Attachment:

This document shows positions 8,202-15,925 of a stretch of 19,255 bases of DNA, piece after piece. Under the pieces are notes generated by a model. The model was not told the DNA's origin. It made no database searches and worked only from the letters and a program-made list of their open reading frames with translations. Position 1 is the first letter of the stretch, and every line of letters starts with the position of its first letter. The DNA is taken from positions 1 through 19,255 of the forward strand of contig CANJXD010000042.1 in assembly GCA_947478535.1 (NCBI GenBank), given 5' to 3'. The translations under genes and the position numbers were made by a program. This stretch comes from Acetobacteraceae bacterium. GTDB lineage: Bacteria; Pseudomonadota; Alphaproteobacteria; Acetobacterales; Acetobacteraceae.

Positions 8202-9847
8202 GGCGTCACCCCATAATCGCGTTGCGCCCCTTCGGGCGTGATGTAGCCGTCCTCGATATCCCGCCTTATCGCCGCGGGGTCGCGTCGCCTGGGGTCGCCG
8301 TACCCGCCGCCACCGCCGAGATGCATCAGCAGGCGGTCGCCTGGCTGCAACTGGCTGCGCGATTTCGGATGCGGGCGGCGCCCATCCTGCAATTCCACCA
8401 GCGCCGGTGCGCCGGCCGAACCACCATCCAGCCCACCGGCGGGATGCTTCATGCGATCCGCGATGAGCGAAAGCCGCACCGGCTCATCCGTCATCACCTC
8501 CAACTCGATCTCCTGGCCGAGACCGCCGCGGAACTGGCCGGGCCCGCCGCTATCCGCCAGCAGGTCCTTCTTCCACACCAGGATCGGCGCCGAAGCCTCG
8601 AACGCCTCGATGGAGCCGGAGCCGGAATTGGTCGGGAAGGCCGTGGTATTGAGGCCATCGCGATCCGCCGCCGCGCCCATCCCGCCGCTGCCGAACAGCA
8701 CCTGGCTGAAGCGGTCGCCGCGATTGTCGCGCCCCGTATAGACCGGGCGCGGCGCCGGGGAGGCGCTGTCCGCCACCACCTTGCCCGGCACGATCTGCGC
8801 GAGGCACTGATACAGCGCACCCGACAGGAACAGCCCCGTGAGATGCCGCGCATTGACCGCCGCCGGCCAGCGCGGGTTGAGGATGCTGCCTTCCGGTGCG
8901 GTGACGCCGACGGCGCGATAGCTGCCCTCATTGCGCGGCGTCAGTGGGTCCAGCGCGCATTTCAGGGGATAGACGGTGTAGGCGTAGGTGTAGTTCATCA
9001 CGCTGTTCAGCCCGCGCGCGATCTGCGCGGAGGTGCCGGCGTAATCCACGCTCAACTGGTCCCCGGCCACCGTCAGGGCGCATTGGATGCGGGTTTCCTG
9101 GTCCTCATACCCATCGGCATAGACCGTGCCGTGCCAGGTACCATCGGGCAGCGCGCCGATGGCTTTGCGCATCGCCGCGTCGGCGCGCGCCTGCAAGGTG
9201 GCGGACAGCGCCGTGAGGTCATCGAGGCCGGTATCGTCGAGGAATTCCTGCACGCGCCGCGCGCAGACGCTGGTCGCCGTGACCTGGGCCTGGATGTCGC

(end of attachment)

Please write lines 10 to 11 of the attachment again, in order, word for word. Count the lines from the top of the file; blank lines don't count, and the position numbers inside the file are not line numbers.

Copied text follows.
8901 GTGACGCCGACGGCGCGATAGCTGCCCTCATTGCGCGGCGTCAGTGGGTCCAGCGCGCATTTCAGGGGATAGACGGTGTAGGCGTAGGTGTAGTTCATCA
9001 CGCTGTTCAGCCCGCGCGCGATCTGCGCGGAGGTGCCGGCGTAATCCACGCTCAACTGGTCCCCGGCCACCGTCAGGGCGCATTGGATGCGGGTTTCCTG